Today, I made a delicious tooth powder!  It's simple, fluoride-free, and aims to polish off all that plaque-causing gunk.  Oh yeah, and it only cost $1.25 to make a cup of tooth powder... that's ~200 uses!

Okay - I have (almost) nothing against toothpaste.  I'm not well-versed on the great fluoride debate, and I'm simply unsure about the purpose of glycerin (a sugar) in toothpaste... 

I just like making my own products.  And Julia Roberts (remember that smile?) says she only brushes with baking soda and salt.  So there.  Good enough for me.  Let's get to, it shall we?

 
 
Oh, the humble dandelion.  Dandelions are so under-appreciated in our age of pristine grass lawns!  I'll save the lawn rant for another day - for now, let's appreciate the glory of this well-known 'weed'. 

Dandelions are edible and medicinal, and easy (so easy!) to find.  Their uses range from wine to salads to medicinal tonics, and they are perfect to harvest this time of year.
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One of spring's first blooms, down by our creek bed.

Spotlight on Dandelion

Common dandelion (Taraxacum officinale), gets its name from the French 'dent-de-lion' or 'lion's tooth', and is related to chicory and wild lettuce.  Dandelion leaves, flowers, and root are all edible, and are also useful to make herbal remedies, especially tonics for liver and your overall health.

 
 
Here in the Rocky Mountain foothills, spring pulled a sneak attack.  All sorts of growth erupted from the earth, which means I can get back to foraging for wild edible and medicinal plants.

In December, Morgan gifted me with a trio of useful books:  The Forager's Harvest: Edible Wild Plants, Identifying and Harvesting Edible and Medicinal Plants, and a homemade native plant observation journal.  Awww... so sweet.  But I've been waiting all winter for our native plants to revive so I could actually use her gifts!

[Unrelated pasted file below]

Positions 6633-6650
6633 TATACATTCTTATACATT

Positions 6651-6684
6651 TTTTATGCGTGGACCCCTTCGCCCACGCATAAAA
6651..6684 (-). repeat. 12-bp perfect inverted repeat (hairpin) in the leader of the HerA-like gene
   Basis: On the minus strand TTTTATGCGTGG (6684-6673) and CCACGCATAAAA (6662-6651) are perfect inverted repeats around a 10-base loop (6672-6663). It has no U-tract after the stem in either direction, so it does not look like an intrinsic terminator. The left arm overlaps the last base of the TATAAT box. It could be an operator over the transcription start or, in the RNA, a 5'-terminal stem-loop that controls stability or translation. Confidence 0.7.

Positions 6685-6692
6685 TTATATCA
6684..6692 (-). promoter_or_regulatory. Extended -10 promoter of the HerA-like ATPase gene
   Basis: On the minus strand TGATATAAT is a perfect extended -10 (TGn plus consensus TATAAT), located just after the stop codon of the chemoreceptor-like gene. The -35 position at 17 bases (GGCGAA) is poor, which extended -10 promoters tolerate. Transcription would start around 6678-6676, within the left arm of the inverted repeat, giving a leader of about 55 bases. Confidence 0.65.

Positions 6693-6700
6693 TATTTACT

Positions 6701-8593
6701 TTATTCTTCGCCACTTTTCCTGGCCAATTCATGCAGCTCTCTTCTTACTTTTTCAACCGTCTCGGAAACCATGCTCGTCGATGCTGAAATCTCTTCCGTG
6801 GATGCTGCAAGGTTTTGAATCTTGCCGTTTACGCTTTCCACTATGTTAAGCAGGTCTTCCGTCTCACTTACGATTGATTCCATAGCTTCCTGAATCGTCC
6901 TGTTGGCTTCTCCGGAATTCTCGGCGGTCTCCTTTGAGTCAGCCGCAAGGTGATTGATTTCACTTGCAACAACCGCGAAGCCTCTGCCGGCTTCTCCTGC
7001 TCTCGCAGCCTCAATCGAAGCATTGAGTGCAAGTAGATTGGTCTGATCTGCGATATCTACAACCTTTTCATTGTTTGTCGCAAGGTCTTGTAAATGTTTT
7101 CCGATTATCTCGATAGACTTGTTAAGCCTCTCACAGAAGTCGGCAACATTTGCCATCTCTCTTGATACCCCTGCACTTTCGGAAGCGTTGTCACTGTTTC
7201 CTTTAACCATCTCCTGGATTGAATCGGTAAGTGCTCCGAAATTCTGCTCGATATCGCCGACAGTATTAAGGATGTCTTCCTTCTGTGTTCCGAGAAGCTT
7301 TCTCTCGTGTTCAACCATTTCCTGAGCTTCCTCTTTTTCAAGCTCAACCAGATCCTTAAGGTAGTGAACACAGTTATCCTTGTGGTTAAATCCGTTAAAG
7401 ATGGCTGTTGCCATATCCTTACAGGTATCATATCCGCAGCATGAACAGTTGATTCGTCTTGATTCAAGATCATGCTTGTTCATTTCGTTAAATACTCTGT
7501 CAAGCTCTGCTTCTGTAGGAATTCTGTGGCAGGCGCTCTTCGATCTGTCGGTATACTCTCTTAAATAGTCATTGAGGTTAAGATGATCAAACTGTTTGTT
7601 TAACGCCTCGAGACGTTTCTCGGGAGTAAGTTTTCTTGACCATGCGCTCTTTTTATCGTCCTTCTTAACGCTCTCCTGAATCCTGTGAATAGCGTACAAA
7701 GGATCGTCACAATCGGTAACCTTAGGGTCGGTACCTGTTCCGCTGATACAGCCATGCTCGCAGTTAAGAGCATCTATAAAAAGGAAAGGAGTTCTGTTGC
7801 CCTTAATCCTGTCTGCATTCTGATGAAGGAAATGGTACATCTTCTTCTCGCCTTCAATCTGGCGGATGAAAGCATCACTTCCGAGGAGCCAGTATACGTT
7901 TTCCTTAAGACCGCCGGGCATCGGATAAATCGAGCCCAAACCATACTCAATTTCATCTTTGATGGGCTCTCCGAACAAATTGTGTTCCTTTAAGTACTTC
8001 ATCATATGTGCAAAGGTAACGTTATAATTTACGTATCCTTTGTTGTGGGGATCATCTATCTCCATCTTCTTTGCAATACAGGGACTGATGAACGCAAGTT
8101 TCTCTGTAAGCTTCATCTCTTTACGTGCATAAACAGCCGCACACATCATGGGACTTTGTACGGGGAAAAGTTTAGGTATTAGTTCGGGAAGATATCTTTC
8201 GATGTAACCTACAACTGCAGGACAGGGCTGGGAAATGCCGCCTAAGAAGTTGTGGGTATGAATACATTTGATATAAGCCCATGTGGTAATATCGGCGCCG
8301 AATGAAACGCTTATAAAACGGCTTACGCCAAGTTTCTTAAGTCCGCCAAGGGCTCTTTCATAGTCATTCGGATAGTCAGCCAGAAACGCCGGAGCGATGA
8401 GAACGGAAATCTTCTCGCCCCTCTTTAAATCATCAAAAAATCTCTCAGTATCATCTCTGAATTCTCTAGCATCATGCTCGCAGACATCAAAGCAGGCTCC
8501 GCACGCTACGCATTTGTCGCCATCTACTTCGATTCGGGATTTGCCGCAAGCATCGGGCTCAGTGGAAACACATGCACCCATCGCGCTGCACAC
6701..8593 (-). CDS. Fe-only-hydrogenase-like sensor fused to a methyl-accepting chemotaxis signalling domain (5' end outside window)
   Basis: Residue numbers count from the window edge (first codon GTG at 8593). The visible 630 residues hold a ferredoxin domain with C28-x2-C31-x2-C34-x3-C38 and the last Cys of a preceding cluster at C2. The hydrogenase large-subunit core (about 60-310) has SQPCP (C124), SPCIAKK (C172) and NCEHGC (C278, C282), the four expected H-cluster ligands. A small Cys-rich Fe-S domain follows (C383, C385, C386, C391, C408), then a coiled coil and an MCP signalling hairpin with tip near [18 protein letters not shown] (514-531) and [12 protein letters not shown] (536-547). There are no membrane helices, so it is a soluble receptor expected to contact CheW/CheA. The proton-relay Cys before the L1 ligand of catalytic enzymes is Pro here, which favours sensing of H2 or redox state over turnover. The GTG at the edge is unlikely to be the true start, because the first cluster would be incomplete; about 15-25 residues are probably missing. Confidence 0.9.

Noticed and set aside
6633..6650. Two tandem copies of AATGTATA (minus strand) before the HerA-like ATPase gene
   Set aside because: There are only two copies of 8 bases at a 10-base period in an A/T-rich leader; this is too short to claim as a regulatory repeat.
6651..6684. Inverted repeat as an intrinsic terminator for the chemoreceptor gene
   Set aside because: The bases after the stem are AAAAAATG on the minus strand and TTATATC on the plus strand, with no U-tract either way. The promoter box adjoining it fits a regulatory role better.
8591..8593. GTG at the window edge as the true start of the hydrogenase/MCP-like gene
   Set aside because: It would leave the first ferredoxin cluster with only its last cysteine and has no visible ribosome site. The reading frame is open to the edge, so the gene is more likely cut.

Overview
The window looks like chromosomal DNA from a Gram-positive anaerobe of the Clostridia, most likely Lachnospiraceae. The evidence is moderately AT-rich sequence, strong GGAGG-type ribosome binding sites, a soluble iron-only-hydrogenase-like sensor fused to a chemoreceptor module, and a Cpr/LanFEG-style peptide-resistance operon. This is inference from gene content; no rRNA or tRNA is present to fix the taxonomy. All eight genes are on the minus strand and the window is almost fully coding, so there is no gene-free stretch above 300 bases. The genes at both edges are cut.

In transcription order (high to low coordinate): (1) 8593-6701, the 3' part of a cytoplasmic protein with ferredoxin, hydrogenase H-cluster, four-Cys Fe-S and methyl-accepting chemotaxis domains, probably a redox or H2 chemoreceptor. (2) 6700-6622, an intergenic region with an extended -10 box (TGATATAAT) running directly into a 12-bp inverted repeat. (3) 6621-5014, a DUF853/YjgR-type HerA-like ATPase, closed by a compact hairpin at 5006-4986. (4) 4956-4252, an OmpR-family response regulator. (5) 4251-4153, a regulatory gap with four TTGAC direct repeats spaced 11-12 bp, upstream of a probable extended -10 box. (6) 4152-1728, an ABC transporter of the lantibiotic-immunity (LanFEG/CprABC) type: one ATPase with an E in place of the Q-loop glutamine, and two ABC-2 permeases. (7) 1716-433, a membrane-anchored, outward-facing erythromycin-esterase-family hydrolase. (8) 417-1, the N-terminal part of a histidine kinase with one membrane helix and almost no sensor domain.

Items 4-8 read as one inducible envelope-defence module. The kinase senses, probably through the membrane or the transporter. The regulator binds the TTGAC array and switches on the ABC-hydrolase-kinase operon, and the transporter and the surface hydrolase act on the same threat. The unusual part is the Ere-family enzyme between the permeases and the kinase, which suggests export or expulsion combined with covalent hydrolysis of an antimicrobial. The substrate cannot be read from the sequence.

So, without further ado:  Today's spotlight is on mullein!

Spotlight on Mullein

Mullein (Verbascum thapsus) - also called Golden Rod, Shepherd's Staff, Cowboy Toilet Paper (awesome) and about a million other names - is from the Snapdragon family and is best known as a medicinal herb that aids coughs.

 
 
Lately, it's been kind of hard for me to fall asleep.  Since I need 8 hours of sleep to be a happy, sane human, actually falling asleep is kind of important...

Time to open the herbal medicine cabinet!  I based this tea recipe on a blend by a wonderful herbal apothecary in my area, and used what I had around the house.  It makes a warm, relaxing sleep aid tea you can drink before bedtime.
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Ingredients:
~ 2 parts lemon balm leaf
~ 2 parts catnip flower/leaf
~ 2 parts skullcap leaf
~ 1 part lavender flowers
~ 1 part passionflower flower/leaf

+ 2 parts oatstraw (I didn't have any, but if you do use it!)



 

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